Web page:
News Contraception

Dispatches from Jackson: Teens Having Sex is a Fact, Not Fiction, In Mississippi

Robin Marty

Unintended pregnancies, especially teen pregnancies, are a large contributor to the many other challenges that plague the families in Mississippi, such as high rates of maternal and child mortality, a broader health crisis, and skyrocketing poverty levels.

They could almost be mother and daughter, not because of similar features as much as their matching look—their tailored suits, their genteel auras, even the pearls.

So when Carol Penick, Executive Director of the Women’s Fund of Mississippi, starts saying phrases like “sexual positions” and starts talking about the large boxes of condoms they carry to events or the keychain-sized flashlights that read “Don’t do it in the dark!” it’s jarring, to say the least.

“It’s our veneer of respectability that often gets us in the door,” Penick quips about herself and her colleague, Jamie Bardwell, the younger of the team and the Director of Programs.

The Women’s Fund has managed to get through a lot of doors, first as a Jackson organization addressing the needs of women in the city and now, expanding statewide to address a critical issue in Mississippi, the teen pregnancy rate.

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There is little doubt that the needs are unmet. Unintended pregnancies, especially teen pregnancies, are a large contributor to the many other challenges that plague the families in Mississippi, such as high rates of maternal and child mortality, a broader health crisis, and skyrocketing poverty levels. Even the governor, Republican Phil Bryant, recognized that teen pregnancy simply couldn’t be ignored, although his solution of  abstinence-only education classes and arsenal of increasingly strange bills meant to punish those who impregnate teens was an approach that left much to be desired.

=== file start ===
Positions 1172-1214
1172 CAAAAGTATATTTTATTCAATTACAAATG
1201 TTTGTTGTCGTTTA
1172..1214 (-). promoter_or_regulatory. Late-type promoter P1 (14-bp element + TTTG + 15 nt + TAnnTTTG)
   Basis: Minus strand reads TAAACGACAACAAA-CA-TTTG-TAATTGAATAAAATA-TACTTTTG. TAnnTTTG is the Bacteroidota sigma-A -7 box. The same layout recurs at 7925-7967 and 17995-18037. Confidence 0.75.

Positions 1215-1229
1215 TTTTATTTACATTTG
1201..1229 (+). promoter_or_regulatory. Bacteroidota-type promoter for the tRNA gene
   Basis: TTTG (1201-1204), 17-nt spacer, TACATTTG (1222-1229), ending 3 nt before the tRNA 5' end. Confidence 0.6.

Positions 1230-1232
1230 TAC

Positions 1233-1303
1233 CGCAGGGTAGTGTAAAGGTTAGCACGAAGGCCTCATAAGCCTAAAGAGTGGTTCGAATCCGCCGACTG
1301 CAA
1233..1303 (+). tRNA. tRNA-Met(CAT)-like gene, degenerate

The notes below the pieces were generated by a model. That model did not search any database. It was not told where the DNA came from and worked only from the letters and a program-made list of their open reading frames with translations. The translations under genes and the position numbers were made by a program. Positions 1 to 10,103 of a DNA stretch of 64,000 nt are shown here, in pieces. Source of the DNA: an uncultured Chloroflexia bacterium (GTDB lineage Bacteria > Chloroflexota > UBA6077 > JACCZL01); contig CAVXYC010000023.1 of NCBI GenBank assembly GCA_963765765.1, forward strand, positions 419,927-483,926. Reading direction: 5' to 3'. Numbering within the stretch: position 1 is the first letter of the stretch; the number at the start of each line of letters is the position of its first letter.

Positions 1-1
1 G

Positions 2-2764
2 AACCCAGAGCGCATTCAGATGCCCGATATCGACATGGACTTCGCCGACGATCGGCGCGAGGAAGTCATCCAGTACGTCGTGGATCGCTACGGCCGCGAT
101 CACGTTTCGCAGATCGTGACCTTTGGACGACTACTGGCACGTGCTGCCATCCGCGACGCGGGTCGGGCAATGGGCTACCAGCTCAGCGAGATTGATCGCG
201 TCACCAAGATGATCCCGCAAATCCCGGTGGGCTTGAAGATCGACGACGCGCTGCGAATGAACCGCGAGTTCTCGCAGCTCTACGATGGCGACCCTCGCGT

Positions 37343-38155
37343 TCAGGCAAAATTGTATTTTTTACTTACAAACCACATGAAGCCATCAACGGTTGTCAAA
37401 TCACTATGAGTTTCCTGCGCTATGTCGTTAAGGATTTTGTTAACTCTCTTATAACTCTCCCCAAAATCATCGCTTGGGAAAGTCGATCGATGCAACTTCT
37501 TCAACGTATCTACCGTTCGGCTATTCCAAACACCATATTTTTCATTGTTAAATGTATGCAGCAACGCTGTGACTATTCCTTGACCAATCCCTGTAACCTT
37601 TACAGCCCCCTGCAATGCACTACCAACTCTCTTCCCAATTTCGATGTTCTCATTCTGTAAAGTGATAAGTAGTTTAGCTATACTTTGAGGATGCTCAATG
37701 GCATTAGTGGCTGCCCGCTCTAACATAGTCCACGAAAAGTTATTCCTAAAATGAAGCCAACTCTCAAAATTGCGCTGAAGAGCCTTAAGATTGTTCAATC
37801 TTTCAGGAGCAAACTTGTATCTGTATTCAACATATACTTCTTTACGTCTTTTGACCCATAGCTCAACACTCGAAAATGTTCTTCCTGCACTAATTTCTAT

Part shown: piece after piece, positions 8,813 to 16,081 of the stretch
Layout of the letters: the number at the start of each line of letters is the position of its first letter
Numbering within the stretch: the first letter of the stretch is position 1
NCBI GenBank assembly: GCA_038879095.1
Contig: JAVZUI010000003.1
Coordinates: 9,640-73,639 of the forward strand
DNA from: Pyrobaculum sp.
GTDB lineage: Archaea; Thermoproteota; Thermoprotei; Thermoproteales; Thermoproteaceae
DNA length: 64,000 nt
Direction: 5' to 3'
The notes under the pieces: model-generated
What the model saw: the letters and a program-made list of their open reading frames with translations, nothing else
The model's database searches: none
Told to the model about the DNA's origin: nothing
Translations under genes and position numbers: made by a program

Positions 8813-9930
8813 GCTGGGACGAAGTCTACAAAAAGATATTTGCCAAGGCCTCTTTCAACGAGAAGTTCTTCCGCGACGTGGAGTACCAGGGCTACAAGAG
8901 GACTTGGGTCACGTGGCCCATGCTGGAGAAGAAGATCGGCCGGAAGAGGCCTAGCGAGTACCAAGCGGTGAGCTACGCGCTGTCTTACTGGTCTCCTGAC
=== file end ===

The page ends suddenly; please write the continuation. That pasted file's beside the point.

Unlike abortion, it’s not difficult at all to get a discussion started about teen pregnancy or sex ed. Everyone is happy to discuss it, as long as their ideas that are being represented. For advocates of comprehensive, age-appropriate sex ed, increased knowledge of basic biology, of how to prevent pregnancy, and where to get the supplies to do so, are seen as the easiest means of addressing the problem (and, by extension, the issue of abortion).

Bryant and his “absolutely no sex before marriage” compatriots are at least somewhat open to ideas, especially after being pressured by the public. After all, as Penick notes, sex education is now mandatory in every classroom, something that would have been unthinkable up until recently.

“The media focused so much on the fact that, once schools had the chance to decide whether they wanted to provide abstinence-only sex ed classes or whether they wanted abstinence plus (abstinence education that also includes discussion about types of prevention as well), so many of them chose abstinence only,” explained Penick. “What they didn’t write about was the fact that nearly half of those schools chose abstinence plus. That was a huge victory for us.”

It’s the type of sex ed that is still a disappointment, and the lack of real information that is being provided, however, that made the Women’s Fund begin working with partners to embark on some education of their own. Abstinence plus, although a step up from straight abstinence only, still had no clear direction as to who would teach the classes, how long they would be or how often they would be offered. The groups would be separated by sex, continuing the appearance that the information was somehow mysterious or inappropriate. Plus, parents would need to opt in, rather than opt out. Many parents approved and would allow their children to participate, but how do you reach more?